How to save money for a down payment to buy a house
Soaring rents is preventing people from saving for a down payment, but saving is a critical first step to become a home owner.
The biggest barrier to sales today is the lack of a down payment. In the post How restricted for-sale housing inventory saps demand, I demonstrated how stagnant wages and high rents hinders people from saving enough to obtain a down payment on a house. It’s one of a number of reasons Millennials aren’t buying homes at a stage in their lifecycle when previous generations did.
During the housing bubble, people had access to 100% financing, so few were saving for a down payment. After the housing bubble, the Great Recession caused many people to dip into savings just to make ends meet. Further, since the federal reserve lowered interest rates to zero, beyond the emotional need for reserves for stress reduction, people had little or no incentive to save.
The end result of these circumstances is that very few potential homebuyers have the necessary down payment, even the paltry 3.5% required by the FHA. And since renters put a large percentage of their income toward rent, even if they wanted to endure 0.2% savings interest rates, they don’t have the disposable income necessary to save for a down payment. There is no magic bullet or simple solution to this problem.
Perhaps it’s “old school” and unfashionable in our modern era of unlimited entitlement, but the only way to save for a down payment is for potential homebuyers to sacrifice current consumption and adjust their finances to live within the constraints of their income.
People can adjust to whatever income and expenses they have if given a little time. Transitioning from renting to home ownership shouldn’t be a difficult adjustment if you follow a few simple guidelines for structuring your finances while you’re still renting. To make the adjustment, you need to carefully budget for saving for a down payment and making the house payment once you purchase. Fortunately, this is not as difficult as some imagine.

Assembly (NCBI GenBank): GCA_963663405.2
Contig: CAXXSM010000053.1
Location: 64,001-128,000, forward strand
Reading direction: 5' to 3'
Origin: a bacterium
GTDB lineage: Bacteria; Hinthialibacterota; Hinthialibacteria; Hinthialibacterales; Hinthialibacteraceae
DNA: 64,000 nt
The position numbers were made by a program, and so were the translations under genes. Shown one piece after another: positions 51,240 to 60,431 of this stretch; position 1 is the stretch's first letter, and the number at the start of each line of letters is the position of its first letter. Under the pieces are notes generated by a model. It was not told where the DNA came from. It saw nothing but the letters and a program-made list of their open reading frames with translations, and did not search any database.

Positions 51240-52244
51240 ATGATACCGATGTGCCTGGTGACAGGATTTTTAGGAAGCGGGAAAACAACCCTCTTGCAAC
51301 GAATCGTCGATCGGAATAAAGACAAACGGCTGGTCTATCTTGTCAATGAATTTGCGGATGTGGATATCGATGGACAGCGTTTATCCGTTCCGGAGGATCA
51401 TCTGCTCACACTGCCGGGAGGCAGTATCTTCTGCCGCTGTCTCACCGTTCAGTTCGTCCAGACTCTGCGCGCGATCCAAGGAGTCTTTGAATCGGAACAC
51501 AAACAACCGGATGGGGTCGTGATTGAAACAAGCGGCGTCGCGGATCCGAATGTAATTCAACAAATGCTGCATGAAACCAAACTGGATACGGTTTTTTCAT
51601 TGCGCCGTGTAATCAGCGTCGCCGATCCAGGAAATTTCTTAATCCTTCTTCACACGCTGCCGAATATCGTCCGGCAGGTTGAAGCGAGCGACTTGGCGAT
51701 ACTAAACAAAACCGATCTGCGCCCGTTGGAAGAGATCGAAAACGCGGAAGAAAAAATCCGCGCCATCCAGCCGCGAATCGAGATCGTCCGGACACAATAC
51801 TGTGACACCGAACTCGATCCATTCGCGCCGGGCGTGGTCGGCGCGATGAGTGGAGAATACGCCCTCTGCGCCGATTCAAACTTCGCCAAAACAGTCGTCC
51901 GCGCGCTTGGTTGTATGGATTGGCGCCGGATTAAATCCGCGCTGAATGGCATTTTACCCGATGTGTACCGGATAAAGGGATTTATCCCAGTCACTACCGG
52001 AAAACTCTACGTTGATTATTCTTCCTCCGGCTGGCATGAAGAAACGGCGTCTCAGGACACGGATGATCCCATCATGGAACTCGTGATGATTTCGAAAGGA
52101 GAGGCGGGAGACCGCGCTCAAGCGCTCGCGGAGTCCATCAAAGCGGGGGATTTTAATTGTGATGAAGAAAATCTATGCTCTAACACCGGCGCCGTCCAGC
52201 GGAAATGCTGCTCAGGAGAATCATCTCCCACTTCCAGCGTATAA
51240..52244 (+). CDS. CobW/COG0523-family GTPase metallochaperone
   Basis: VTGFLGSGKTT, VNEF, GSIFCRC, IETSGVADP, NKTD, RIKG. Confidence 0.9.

The first task is to figure out how much you will have to spend each month when you own your home. Lenders don’t pity borrowers, but they are very concerned with an acronym called PITI, a formula they use to calculate the maximum monthly payment you can afford. PITI is short for principal, interest, taxes and insurance, but it also includes other known costs such as HOA dues and mortgage insurance. When a lender calculates the maximum loan they will extend a borrower to buy a particular property, they start with the borrowers income and apply the maximum debt-to-income ratio, currently 31%. They take this number and divide it by 12 to come up with a maximum PITI.
For example, let’s say a borrower making $100,000 per year wants to buy a home. The lender will allow them to put $31,000 per year ($100,000 x 0.31) or $2,583 per month to cover PITI. This number is very important because it tells you how much you can expect to write checks for each month if you max out your loan (most do) to buy a home.
Maximum loan balance
When lenders calculate your maximum allowable loan balance, they back out taxes (including Mello Roos), insurance, and HOA dues to calculate the remaining amount left over to cover the payment, which includes principal and interest. Generally, about 25% of PITI is consumed by taxes, insurance and other costs. Let’s assume $583 is consumed for these backed-out items. The remaining $2,000 is available to make a payment. From that, lenders use another formula that takes into account the interest rate to calculate the maximum loan balance.